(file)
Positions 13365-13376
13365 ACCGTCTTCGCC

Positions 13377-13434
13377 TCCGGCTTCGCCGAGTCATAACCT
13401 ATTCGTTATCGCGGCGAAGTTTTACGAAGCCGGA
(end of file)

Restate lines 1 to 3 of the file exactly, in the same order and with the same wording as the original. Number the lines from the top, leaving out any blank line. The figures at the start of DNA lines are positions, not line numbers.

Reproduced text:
Positions 13365-13376
13365 ACCGTCTTCGCC

Positions 13377-13434